"Her story is one of a woman that has been stuck in a dark place for most of her life and is given an opportunity to get out of that place," Corbett says. "I think people can relate to circumstances where they have to make big decisions that can change their lives and that is attention grabbing to me. I'm not sure most people would take the same path she does however."

Harding says Corbett's performance carries the movie efficiently and emotionally without speaking a word.

"She's in pretty much ever scene," Harding says. "She's a movie star, and I really lucked out. It's a low-budget movie, and there are a hundred direct to video things released on streaming every week, and I really think we're able to achieve that cinematic look and a lot of that had to do with our star."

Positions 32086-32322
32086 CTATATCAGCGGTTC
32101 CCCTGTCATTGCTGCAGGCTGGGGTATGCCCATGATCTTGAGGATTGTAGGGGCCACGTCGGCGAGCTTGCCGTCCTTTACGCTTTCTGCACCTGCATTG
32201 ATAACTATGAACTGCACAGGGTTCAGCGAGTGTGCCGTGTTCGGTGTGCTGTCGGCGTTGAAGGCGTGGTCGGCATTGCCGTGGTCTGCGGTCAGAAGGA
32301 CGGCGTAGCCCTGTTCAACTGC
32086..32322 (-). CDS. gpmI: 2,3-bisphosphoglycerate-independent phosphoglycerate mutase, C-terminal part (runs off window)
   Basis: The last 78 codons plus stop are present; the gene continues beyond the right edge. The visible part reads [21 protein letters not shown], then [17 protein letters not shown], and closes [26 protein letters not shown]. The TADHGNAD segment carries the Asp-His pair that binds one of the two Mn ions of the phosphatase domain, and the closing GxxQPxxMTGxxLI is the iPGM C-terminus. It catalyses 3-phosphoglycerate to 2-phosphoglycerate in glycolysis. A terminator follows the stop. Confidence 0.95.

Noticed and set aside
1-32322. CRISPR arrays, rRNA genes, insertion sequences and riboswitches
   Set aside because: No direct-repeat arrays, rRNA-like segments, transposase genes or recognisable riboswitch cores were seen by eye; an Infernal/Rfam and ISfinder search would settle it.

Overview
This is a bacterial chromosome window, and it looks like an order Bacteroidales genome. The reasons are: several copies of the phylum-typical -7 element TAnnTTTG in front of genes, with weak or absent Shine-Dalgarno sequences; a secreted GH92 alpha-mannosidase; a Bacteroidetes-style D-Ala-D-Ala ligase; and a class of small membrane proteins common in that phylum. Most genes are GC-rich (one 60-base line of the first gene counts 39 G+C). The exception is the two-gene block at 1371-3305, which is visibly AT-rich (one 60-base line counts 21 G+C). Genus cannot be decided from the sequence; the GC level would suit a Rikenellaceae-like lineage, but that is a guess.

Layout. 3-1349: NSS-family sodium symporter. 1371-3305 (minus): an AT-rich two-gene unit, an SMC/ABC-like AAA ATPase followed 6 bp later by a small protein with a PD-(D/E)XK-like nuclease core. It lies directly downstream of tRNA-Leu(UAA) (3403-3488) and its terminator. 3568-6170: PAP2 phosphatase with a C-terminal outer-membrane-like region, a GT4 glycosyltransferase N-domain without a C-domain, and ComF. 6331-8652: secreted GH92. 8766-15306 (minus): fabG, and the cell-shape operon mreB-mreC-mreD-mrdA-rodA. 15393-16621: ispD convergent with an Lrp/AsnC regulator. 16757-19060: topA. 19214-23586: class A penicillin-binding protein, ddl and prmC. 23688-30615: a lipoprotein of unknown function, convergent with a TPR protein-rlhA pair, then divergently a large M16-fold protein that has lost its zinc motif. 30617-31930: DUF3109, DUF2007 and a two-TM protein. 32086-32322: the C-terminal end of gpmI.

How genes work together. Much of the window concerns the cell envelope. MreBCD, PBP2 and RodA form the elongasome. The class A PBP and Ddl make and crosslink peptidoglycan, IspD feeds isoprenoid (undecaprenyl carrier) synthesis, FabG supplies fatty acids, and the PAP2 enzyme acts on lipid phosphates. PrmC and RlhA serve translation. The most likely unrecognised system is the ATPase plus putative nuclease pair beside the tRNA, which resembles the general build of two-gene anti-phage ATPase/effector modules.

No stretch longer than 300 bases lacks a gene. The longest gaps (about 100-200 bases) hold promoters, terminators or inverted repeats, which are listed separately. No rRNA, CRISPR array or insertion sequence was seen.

The film's premiere on Saturday is also a testament to the hard work and patience he and his crew put into it.

"I'm very proud of it," Harding says. "A lot of local talent came together and rallied who I contacted who also liked the script and were excited about the project." 
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Danny Gallagher has been a regular contributor to the Dallas Observer since 2014. He has also written features, essays and stories for MTV, the Chicago Tribune, Maxim, Cracked, Mental_Floss, The Week, CNET and The Onion AV Club.